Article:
February 1

Your Brain Matters

By Rick Banas of Gardant Management Solutions

As we age, occasional forgetfulness and lapses in our memory is normal, noted Stephanie Morris as she discussed Why We Forget during an educational program she recently conducted at Cambridge House of O’Fallon. We might forget where we placed our car keys or glasses or find it more difficult to quickly remember the right word to use.

Cambridge House of O’Fallon is one of three Cambridge House affordable assisted living communities that Gardant manages in the St. Louis Metro East area.

Stephanie is with HealthPRO – Heritage, which makes physical, occupational and speech therapy services available to residents of all three Cambridge House communities.

There are many reasons we forget, she said. For instance, she told those in attendance that she realized shortly before the program started that she had forgotten to do something simple; she had forgotten to put on her name badge. One of the reasons why, she said, “was my mind was so busy attending to other details.” Absent-mindedness can often be caused by just trying to do too much. The other, she said, was nerves. Forgetfulness can be a consequence of anxiety and stress, including the jittery feeling many people experience when having to speak to a group of people.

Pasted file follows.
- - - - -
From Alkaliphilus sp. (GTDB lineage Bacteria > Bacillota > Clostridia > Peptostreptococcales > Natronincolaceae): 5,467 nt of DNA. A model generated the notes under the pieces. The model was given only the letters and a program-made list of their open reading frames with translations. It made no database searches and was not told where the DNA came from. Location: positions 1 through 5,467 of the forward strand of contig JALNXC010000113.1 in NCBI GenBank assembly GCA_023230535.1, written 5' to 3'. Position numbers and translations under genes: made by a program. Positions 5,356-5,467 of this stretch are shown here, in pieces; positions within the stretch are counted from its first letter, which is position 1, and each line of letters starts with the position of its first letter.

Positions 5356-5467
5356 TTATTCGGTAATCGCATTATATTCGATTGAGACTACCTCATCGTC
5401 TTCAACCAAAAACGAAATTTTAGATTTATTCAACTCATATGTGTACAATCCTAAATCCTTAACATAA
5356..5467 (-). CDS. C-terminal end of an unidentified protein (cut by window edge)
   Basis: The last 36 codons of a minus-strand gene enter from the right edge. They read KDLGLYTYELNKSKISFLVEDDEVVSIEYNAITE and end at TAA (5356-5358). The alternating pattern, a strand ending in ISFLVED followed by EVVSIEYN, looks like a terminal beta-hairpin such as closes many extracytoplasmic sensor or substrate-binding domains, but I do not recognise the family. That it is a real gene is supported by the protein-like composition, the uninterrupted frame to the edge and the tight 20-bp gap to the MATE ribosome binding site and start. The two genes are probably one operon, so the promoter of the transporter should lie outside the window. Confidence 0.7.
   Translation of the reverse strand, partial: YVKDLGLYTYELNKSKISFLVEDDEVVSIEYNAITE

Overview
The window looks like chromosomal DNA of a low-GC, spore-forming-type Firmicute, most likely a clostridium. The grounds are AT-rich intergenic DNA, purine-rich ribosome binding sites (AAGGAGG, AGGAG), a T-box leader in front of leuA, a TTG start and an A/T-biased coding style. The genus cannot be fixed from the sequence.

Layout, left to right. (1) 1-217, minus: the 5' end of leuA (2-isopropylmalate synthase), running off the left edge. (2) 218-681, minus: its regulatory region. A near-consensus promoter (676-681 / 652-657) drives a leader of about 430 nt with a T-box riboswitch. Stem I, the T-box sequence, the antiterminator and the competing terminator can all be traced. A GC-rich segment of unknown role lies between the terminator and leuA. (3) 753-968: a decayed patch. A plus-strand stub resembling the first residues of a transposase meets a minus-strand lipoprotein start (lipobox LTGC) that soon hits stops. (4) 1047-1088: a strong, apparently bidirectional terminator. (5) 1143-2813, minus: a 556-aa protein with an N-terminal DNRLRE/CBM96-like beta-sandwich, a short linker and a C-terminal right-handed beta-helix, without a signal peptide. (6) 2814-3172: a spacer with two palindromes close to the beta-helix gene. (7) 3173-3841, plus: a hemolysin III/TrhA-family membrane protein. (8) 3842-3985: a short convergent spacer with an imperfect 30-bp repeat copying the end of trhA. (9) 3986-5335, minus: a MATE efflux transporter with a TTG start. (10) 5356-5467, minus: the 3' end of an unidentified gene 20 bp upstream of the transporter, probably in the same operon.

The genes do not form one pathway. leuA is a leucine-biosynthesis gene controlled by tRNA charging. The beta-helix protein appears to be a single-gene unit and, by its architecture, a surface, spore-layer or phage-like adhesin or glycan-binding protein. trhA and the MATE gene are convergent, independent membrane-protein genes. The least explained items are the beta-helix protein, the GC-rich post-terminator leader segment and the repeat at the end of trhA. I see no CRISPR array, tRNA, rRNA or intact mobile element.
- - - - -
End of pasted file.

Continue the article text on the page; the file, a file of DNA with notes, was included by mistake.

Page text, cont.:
Outside distractions also can cause forgetfulness because we are not giving our undivided attention to what someone is saying or what we are doing. I long ago lost count to the number of times I forgot something my wife just told me because I was trying to listen to her and to what is on the television or radio at the same time.

Other reasons for forgetfulness and mental confusion include a lack of sleep, the side effects of medications, depression, urinary tract infections and some thyroid, kidney and liver disorders.

One of the best things you can do, Stephanie stressed, is to keep your mind active. Get out of your apartment and socialize. You are not using your brain if all you do is stay isolated in your apartment. Sitting for hours in front of the television is not very stimulating. 

She encouraged :

  • Participating in exercises to improve attention and memory. The Alzheimer’s Association indicates the following websites have free on-line games and activities:’


  • Eliminating distractions. Go some place quiet, so you can hear clearly what is being said.
  • Asking for information to be repeated, especially if your mind happened to wander for a few moments.
  • Associating something you want to remember with a sensory characteristic such as a shape, taste, smell, sound or color.
  • Elaborating why what you want to remember means so much to you.
  • Using different color inks, so that what you may want to remember most stands out differently. 

Physical exercise also is good for your brain health. Exercise improves the flow of blood to your brain. It also stimulates the release of chemicals that cause us to feel happy and calm.

Stephanie stressed that if you do have a concern about your memory, do not wait to tell someone. The sooner you let a family member, friend, doctor or other health professional know, the better chance there is to address the issue.

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